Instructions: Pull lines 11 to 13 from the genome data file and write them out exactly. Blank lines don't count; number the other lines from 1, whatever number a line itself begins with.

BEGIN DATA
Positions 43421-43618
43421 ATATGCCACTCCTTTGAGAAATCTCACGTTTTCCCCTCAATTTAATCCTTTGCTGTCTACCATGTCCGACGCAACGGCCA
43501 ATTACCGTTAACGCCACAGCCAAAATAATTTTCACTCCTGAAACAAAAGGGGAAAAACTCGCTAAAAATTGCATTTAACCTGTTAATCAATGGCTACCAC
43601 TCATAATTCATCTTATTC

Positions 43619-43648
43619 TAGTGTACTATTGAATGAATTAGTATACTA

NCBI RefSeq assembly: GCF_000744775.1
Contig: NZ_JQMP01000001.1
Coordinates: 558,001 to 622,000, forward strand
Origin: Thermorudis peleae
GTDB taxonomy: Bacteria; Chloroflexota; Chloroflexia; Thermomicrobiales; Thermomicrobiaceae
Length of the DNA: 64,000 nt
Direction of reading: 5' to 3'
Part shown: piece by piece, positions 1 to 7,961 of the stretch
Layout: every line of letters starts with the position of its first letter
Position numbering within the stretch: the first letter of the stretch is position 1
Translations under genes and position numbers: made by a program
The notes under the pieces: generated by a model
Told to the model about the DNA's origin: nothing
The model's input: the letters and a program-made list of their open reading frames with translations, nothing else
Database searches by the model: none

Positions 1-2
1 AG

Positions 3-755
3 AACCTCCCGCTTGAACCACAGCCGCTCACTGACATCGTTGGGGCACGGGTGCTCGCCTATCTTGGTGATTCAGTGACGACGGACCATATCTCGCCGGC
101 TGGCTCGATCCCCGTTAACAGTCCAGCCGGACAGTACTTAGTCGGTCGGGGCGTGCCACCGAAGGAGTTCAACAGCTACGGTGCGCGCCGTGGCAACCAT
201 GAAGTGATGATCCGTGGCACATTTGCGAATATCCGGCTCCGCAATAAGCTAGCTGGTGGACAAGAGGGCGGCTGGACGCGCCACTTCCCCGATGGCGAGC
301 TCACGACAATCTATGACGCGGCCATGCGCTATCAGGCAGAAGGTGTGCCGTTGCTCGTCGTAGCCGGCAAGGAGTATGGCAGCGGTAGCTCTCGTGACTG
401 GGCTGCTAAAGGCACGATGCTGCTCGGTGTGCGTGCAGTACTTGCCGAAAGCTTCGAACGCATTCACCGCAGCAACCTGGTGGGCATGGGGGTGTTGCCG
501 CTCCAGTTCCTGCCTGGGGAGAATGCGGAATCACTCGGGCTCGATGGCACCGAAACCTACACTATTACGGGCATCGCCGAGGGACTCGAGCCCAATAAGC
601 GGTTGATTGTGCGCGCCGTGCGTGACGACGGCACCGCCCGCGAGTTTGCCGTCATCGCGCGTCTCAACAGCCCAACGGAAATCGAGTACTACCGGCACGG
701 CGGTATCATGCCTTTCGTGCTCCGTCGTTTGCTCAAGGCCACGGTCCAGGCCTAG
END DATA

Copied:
GTDB taxonomy: Bacteria; Chloroflexota; Chloroflexia; Thermomicrobiales; Thermomicrobiaceae
Length of the DNA: 64,000 nt
Direction of reading: 5' to 3'